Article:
Unfortunately, no. Different sewing machine makes and models will often have slight differences when it comes to thread tension regulation. However, the general principles are the same. And if you understand these general principles, then you’ll be able to understand how to adjust thread tension for your sewing machine.
The top thread of everysewing machine travels along a path of obstacles from spool to needle. The path is different for different sewing machines. However, the purpose is always the same: to keep your upper thread from tangling, and to regulate that thread’s tension.
Most sewing machines mark the path between thread guides with arrows and numbers. If you’re having tension-related issues, double check your thread diagram to make sure you’ve followed the thread guides properly.
Your sewing machine’s tension assembly consists of tension disks and a tension regulator.
Tension disks are small metal disks through which the thread passes before coming to the needle. The disks squeeze the thread to create tension. The tension regulator controls the amount of pressure that the disks exert on the thread. You can adjust this pressure using your sewing machine’s tension knob or dial.
The principle is the same for all sewing machines, though some machines may have a knob for adjustments, while others have a dial. Also, the numbering may differ on the knob or dial. And some sewing machines may also have an automatic or universal setting that others lack.
If you’re experiencing tension problems, first make sure that your regulator is set to the correct number for the type of sewing you’re doing. Also, check your disks, and, if necessary clean out any dust or debris.
Sewing Machine Tension Troubleshooting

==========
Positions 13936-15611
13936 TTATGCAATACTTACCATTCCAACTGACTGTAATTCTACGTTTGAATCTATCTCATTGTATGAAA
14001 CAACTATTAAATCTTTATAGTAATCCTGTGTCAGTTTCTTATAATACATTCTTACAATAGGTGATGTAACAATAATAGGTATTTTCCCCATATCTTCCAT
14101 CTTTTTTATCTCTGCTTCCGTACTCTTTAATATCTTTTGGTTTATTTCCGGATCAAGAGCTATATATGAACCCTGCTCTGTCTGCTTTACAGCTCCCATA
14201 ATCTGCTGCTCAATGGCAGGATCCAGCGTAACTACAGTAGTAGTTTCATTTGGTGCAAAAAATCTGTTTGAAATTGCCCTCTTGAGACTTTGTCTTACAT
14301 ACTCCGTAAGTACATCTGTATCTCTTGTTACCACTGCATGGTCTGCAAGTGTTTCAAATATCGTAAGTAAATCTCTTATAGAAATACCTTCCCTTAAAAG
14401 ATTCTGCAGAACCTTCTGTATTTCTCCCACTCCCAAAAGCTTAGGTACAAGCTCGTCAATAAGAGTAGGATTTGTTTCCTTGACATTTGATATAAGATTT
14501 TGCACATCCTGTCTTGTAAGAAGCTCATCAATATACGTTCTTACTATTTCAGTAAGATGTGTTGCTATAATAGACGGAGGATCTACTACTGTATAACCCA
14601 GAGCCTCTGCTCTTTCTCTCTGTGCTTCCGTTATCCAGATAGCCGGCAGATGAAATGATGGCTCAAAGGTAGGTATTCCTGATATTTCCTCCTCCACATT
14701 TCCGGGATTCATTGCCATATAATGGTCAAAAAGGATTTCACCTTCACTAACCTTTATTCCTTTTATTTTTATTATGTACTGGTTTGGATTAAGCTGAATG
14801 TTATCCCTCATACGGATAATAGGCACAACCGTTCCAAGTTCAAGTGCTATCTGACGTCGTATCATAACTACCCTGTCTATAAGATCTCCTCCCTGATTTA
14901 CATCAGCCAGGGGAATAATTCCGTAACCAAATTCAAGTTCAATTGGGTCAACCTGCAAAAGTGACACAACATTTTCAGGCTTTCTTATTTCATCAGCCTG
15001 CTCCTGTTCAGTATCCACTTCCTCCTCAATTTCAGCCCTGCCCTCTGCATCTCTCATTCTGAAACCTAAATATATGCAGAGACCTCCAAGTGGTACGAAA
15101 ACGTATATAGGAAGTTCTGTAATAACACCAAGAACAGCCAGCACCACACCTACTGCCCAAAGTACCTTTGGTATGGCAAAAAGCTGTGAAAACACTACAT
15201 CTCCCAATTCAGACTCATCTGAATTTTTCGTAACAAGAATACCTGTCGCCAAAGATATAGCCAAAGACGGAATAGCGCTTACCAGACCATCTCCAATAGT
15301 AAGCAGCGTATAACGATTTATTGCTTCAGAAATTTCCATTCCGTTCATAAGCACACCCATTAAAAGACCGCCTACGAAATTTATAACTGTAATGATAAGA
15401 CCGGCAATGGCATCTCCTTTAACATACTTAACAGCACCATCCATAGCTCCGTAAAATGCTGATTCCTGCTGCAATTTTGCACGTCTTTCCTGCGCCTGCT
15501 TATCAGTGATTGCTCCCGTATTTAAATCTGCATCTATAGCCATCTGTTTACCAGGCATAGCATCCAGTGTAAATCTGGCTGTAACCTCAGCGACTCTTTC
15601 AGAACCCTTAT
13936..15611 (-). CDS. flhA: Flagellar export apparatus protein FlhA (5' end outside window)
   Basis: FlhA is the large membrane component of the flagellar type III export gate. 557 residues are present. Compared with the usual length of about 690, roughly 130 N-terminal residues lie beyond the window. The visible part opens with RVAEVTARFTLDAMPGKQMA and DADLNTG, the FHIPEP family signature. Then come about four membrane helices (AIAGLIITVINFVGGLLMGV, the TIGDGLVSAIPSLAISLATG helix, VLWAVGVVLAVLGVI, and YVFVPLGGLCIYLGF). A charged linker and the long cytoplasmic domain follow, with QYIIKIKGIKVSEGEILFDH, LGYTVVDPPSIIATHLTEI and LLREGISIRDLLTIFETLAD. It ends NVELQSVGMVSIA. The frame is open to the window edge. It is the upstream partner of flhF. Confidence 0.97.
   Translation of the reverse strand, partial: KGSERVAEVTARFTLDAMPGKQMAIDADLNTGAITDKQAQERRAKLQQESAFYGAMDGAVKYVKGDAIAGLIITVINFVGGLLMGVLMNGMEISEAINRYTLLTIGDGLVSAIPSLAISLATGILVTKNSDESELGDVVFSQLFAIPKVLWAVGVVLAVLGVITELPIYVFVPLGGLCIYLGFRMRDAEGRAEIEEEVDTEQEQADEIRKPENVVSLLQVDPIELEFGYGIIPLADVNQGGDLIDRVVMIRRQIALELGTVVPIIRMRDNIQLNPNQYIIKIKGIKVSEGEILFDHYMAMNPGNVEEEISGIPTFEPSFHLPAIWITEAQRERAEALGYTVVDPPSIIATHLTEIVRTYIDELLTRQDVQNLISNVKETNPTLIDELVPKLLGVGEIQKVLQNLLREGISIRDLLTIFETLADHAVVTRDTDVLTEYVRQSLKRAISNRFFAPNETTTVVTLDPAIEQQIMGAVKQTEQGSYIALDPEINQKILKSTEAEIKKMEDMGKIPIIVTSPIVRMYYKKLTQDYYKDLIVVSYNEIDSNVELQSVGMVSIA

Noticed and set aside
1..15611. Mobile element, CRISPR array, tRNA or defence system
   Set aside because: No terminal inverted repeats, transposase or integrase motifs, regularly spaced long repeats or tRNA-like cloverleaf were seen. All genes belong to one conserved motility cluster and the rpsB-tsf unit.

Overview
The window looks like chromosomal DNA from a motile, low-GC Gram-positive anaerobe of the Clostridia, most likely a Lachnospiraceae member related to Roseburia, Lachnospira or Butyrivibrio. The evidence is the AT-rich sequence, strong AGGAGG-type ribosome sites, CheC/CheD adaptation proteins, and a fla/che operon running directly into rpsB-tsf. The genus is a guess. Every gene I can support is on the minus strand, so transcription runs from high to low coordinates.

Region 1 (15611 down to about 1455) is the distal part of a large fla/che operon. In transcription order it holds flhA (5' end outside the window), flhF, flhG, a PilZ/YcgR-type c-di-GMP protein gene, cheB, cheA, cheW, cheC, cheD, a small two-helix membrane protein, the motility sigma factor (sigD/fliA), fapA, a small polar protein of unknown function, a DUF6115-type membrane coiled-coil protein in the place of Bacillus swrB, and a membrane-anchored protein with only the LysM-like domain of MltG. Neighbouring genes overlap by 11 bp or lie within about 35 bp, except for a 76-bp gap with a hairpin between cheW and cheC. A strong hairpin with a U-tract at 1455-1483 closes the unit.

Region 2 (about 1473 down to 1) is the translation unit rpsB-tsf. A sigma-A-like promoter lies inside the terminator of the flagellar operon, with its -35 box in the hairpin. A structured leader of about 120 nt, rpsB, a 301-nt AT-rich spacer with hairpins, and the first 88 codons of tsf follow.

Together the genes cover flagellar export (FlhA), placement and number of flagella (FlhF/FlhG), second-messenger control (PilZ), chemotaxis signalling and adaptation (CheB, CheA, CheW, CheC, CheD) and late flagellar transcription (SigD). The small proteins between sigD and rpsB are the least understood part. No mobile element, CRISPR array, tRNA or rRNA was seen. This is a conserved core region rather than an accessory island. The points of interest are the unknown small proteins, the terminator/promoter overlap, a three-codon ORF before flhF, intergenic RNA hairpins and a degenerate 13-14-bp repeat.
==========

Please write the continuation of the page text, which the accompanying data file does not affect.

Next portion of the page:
Now that you understand a bit about thread tension and how your sewing machine regulates it, it’s time to consider specific tension-related problems.
First, Make Sure That Tension Really Is the Problem
Before you reach for the tension dial, it’s worth considering whether the problem really lies with thread tension regulation. Thread and stitches can go wrong for a number of other reasons. So consider a few of these first.
Sewing Machine Needle
You should always start every new project with a new needle of the appropriate size and type. Make sure that your needle is not bent or damaged in any way, and that you have installed it correctly. Several problems can stem from a bent, damaged, inappropriate, or wrongly-installed needle, including:
- Broken threads
- Loose stitches
- Uneven stitches
- Fabric damage
- Skipped stitches
- Thread shredding
Check Your Thread
Are you using the appropriate weight thread for your project? Are you matching synthetic thread with synthetic fabric, and natural thread with natural fabric? Do the upper and bobbin threads match? And, importantly, are you using a high quality thread? If not, then you might experience problems like these: